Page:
2022 – The Hardest Year ‘In Living Memory’ to Enter UK Medical School

It’s August… A-Level Results Day is just around the corner and students are quaking in their shoes: “Have I done well enough? Will I get the grades to take me to my first-choice university?” These and a lot more questions pop up in the minds of those eagerly awaiting their grades. As if the stress levels are not already high enough, here comes a story in the national newspaper (The Guardian) forewarning us that 2022 could be the hardest year ‘in living memory’ to enter UK medical school!


Why so?

A-level students are expected to face challenges to get a place to study medicine this year. And if so, it means several thousand high-achieving applicants will be left without a place at all. Heads of the universities say the government has to increase the number of doctor trainee places in order to avoid NHS disasters in the near future. It is another burden for the NHS after many foreign medical workers had to leave the country because of Brexit, and the pressure on the system with two years of severe Covid. Today’s ‘not enough places’ for talented persons and brilliant minds for proper study means in 10 years the NHS will face disaster.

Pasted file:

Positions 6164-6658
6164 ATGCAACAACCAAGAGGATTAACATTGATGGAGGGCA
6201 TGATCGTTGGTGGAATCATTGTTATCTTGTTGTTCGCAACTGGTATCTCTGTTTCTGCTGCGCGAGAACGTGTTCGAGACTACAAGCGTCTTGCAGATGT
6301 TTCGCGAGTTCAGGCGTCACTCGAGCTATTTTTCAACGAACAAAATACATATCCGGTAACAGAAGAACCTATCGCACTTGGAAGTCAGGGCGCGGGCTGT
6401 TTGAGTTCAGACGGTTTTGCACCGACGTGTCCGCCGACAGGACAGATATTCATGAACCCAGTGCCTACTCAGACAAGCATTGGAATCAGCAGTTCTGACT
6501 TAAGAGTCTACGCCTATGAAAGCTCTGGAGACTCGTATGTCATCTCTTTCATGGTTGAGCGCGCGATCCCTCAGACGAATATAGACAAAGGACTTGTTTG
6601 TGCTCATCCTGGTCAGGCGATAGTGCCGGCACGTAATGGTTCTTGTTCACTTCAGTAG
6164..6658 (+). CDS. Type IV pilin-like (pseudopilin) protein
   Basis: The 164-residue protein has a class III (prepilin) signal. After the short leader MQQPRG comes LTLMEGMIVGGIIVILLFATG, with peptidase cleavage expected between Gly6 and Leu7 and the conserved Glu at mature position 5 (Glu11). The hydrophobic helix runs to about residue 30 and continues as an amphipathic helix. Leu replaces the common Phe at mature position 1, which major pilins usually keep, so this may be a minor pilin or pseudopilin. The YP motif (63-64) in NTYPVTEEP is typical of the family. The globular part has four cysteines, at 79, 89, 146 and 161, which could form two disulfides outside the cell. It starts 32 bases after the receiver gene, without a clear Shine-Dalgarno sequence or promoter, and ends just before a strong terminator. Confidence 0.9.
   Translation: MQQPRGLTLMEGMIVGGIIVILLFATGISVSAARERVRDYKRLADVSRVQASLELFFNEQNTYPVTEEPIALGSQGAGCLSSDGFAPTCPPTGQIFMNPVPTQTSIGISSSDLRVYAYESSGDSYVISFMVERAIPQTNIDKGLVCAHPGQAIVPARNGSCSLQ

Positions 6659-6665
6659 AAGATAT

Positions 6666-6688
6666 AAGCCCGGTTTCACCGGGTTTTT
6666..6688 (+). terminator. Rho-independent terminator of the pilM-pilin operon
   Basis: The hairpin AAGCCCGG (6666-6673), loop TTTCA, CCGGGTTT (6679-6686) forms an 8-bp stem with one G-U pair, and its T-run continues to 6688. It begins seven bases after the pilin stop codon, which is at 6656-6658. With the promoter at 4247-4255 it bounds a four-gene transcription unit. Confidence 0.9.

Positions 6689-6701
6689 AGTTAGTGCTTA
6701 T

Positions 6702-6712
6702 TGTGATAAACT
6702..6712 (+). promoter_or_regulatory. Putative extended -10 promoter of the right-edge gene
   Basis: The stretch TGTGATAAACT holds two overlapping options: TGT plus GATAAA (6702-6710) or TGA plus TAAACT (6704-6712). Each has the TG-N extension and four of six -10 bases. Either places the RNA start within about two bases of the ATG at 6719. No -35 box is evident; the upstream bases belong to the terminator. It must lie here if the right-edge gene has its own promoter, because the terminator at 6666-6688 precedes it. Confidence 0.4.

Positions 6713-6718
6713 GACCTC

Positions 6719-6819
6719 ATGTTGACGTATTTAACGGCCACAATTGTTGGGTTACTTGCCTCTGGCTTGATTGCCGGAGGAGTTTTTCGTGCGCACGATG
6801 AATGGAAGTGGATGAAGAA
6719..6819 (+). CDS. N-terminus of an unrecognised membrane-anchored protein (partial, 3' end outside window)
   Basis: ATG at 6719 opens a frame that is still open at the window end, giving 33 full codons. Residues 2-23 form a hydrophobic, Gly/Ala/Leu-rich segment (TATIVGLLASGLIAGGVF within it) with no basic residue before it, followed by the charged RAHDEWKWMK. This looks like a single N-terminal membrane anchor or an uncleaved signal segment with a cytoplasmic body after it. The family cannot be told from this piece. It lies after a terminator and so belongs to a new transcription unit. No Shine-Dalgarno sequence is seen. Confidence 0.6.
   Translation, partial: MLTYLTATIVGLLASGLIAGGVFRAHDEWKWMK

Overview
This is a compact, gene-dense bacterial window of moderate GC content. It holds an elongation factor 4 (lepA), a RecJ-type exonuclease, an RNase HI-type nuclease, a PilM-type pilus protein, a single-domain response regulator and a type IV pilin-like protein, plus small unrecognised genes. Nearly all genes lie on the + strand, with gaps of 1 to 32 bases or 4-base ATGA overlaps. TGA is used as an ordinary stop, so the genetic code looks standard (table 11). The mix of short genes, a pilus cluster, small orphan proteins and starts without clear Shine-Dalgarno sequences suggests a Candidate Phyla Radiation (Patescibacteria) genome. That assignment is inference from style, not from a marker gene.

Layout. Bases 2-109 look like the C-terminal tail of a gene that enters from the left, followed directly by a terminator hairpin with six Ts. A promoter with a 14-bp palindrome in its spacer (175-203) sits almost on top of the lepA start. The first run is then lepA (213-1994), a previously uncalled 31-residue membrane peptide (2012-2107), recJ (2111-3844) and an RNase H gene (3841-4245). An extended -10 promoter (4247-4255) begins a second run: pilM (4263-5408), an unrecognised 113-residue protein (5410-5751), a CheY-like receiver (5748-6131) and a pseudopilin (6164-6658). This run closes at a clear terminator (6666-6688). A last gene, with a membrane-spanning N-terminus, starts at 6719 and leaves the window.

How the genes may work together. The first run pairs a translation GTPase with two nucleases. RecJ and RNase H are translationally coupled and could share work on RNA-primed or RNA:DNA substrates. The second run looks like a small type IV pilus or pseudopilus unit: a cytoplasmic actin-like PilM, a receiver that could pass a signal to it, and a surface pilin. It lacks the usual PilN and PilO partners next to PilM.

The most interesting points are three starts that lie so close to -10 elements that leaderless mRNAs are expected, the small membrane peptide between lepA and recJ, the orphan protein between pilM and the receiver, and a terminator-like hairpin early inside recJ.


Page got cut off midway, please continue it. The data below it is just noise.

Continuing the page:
Record-breaking competition

Medicine has never been the easiest subject for A-Level students to secure a place, but this year’s competition tends to be record-breaking, because many places are already allocated to students who were encouraged or paid to defer during the pandemic disruption last year, and due to a demographic surge in the number of 18-year-olds. With many universities ‘sitting’ on deferred students, this year will be the hardest year to get into medical school in living memory.

Devil is in the… funding

Figures speak for themselves: the UCAS admission service reported that less than 16% of applications for medical and dental studies resulted in an offer this year. And this is significantly down from 20.4% in 2021. The government says there is no funding for training UK students and the budget will fail to provide financing for extra places for the locals, while the students from other countries, who can afford to pay for their clinical training placement, as well as their tuition, are welcome.

Grades and aptitude tests

The “lucky” students, who have already received an offer for medicine, are now worried about what happens if they fail to achieve the needed and required A grades in the first high-stakes exams, having missed in-person GCSEs during the pandemic. Others feel they are not confident about their readiness for aptitude tests.

At least Cherwell College can reduce the burden of worrying about test preparedness, as the College Oxford provides a well-rounded approach to the preparation for aptitude tests to gain entry to medical schools: BMAT, UKCAT. Please learn more here: https://cherwellco-59r2e.sites.urbanelement.com/cherwell-college-oxford-courses/oxbridge-preparation-programme